W.W. Fordham, Associate Secretary, North American Regional Department, General Conference

 

Brother Fordham," said Elder U R. S. Watts, "how would you like to go to Port au Prince, Haiti, for a series of evangelistic meetings?" Without giving it too much thought I said, "Yes."

A few weeks later during the Autumn Council, C. L. Powers, of the Inter-Ameri­can Division, approached me with an earnest invitation to come. Later the Franco-Haitian Union Mission president, J. G. Fulfer, in his conversation, left me no escape route, so I agreed to venture into full-time evangelism after an absence of approximately twenty years. After agreeing to, accept the assignment, I was haunted with fear and doubts: (1) You are not so young as you used to be; do you really think you can stand up under a ten-week campaign? (2) You have not been active for such a long time. You will have to do a great deal of studying and planning. (3) You will have a language barrier; you don't speak French. Will you not be seri­ously handicapped in this respect? (4) Haiti is not the most promising field for evangelism; why not a more promising field? et cetera. These were some of the deep, probing questions that now began to lead me to doubt the wisdom of my de­cision.

I recall going to my study and praying to God to reveal His will to me. I talked to Him as to a friend and assured Him that I was willing to accept the challenge, that I was aware of my unpreparedness and my limitations, but if He wanted me to go and would go with me I was ready to go.

From that moment impressions were felt and indications were seen which convinced me that I should accept this new challenge and should have no fear or doubt.

The Meetings

The meetings were conducted in our beautiful evangelistic center, which is stra­tegically located just a block from the president's palace. On the opening night, Sunday, February 4, the center, which seats 2,500, was packed, with people stand­ing, and thousands on the outside.

For ten consecutive weeks, six nights a week, the crowds never slackened. In fact, we were compelled to keep our church members on the outside of the auditorium for most of the services. From the very in­ception of these meetings we were made conscious of the wrath of the enemy, but also we were made aware of the mighty power of God's Spirit and of the ministry of the angels.

The meetings, like a mighty magnet, drew the people from all walks of life. We witnessed many wonderful victories as the result of prayer and fasting as we saw many rescued by the love and power of God from the stronghold of the enemy.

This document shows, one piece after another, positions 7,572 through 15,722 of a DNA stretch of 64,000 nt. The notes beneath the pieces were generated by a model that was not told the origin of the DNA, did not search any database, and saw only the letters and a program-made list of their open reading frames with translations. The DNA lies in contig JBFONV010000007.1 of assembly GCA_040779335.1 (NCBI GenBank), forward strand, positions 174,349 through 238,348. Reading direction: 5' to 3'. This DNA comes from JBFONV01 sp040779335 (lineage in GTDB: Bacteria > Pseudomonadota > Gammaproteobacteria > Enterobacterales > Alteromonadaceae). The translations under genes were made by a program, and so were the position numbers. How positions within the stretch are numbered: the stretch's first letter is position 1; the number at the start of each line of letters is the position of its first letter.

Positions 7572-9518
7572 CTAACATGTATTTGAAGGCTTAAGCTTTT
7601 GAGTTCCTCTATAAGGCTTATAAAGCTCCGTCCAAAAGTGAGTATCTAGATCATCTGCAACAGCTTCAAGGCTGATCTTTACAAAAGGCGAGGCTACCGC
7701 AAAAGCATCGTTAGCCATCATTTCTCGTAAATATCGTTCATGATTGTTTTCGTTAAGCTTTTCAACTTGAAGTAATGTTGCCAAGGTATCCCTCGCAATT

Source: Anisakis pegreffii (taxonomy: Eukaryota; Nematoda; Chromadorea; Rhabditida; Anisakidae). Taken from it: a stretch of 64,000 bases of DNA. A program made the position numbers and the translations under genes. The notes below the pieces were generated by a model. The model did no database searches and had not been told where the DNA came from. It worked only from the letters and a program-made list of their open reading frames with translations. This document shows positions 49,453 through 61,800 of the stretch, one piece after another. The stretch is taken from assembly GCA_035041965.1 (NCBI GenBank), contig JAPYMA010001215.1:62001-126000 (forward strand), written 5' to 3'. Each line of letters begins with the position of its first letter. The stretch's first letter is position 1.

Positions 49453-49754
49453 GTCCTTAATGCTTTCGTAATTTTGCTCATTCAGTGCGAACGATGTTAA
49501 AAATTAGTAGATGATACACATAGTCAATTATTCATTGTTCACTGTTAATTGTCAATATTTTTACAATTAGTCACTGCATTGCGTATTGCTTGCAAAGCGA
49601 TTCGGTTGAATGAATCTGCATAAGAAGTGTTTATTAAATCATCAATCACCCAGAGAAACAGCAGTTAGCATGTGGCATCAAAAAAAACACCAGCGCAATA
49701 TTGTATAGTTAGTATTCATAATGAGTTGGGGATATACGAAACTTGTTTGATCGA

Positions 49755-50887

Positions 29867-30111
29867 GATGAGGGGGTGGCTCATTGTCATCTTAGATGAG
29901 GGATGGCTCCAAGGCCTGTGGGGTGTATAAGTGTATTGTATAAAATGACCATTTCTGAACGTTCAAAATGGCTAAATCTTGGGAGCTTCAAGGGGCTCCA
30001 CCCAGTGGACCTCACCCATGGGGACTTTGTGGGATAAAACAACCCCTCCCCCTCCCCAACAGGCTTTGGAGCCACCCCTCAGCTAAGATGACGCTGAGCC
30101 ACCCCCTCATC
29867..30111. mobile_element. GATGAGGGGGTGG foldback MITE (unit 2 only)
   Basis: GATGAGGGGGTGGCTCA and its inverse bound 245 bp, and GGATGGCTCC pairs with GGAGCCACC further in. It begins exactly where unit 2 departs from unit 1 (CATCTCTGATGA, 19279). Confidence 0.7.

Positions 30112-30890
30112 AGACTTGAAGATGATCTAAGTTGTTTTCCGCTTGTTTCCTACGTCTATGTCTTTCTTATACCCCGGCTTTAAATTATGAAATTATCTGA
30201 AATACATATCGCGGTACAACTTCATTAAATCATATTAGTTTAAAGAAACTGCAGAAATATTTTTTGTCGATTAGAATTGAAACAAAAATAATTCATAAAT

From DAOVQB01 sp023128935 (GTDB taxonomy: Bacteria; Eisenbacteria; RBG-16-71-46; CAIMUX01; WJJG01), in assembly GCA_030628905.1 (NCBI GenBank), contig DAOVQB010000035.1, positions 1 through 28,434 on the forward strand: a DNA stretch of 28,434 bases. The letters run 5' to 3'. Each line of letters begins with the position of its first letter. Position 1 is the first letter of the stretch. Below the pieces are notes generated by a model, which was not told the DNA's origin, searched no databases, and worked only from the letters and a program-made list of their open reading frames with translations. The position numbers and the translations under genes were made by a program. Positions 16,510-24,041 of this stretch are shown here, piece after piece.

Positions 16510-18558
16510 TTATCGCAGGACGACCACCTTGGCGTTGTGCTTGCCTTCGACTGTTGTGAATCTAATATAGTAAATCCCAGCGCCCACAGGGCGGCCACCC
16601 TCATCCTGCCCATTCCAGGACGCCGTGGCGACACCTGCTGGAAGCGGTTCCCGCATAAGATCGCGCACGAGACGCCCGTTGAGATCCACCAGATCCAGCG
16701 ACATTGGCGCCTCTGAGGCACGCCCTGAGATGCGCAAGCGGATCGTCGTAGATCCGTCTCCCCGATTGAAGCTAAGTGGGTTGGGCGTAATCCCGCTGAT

To date more than 450 have been joined with their God by baptism, and a new church has been organized. In this group were lawyers, teachers, nurses, medi­cal technicians, businessmen, army officers, and government workers, including a high government official in the Department of Education who was educated at Hampton Institute and Columbia University.

The meetings are continuing three nights a week, with Pastor Prosper as the evangelist, ably assisted by Pastor Cheren­fant, the new pastor.

Teamwork

I want to pay tribute to Pastor Powers and the division committee, the Franco-Haitian Union Mission committee, the South Haiti and North Haiti Mission com­mittees for the excellent preparation made for these meetings. And to the splendid corps of dedicated workers with whom I was associated and whom I have learned to appreciate and to love. And to the work­ers and students from the college, espe­cially Pastor and Mrs. Roy Perrin. Also to Pastor Marcel Abel, who did a superb job as my chief interpreter. And last, but by no means the least, the outstanding con­tribution of my brother, Dr. F. F. Ford-ham, of New York City, whose training and direction of the musical aspect of our meetings was one of the high lights of our series.

Ingredients of Success

May I list some observations that I con­sider vital ingredients to the success of these meetings.

  1. A series of early revival meetings was held in all the churches prior to the launching of the campaign.
  2. One week was spent with the work­ers in a miniature upper-room experience, at which time there was real deep soul searching—confessions--putting away of sin in preparation for the meeting.
  3. This special week of revival for the evangelistic team was climaxed with a communion service and ordinance of hu­mility.
  4. The Saturday night before the open­ing of the series was spent in an all-night prayer meeting. More than two thousand attended this meeting.
  5. A fast day for the workers was held every Sabbath.
  6. A fast day for the church was ob­served prior to presentation of Sabbath truth and the first Sabbath in the audi­torium.
  7. Special prayer periods were held throughout the day, in which church mem­bers were invited to join.
  8. Special periods of prayer were ob­served by the speaker during the early hours of the morning. I cannot stress too much the poverty of prayer among too many of us, including the writer.

In conclusion I want to say that the en­richment to my own soul, the personal joy of seeing boys, girls, young people, and adults break away from the clutches of the enemy to follow their Lord and Master was a cherished and unforgettable experi­ence. Would I attempt such a major cam­paign again? "Here am I, Lord; send me."


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W.W. Fordham, Associate Secretary, North American Regional Department, General Conference

 

August 1968

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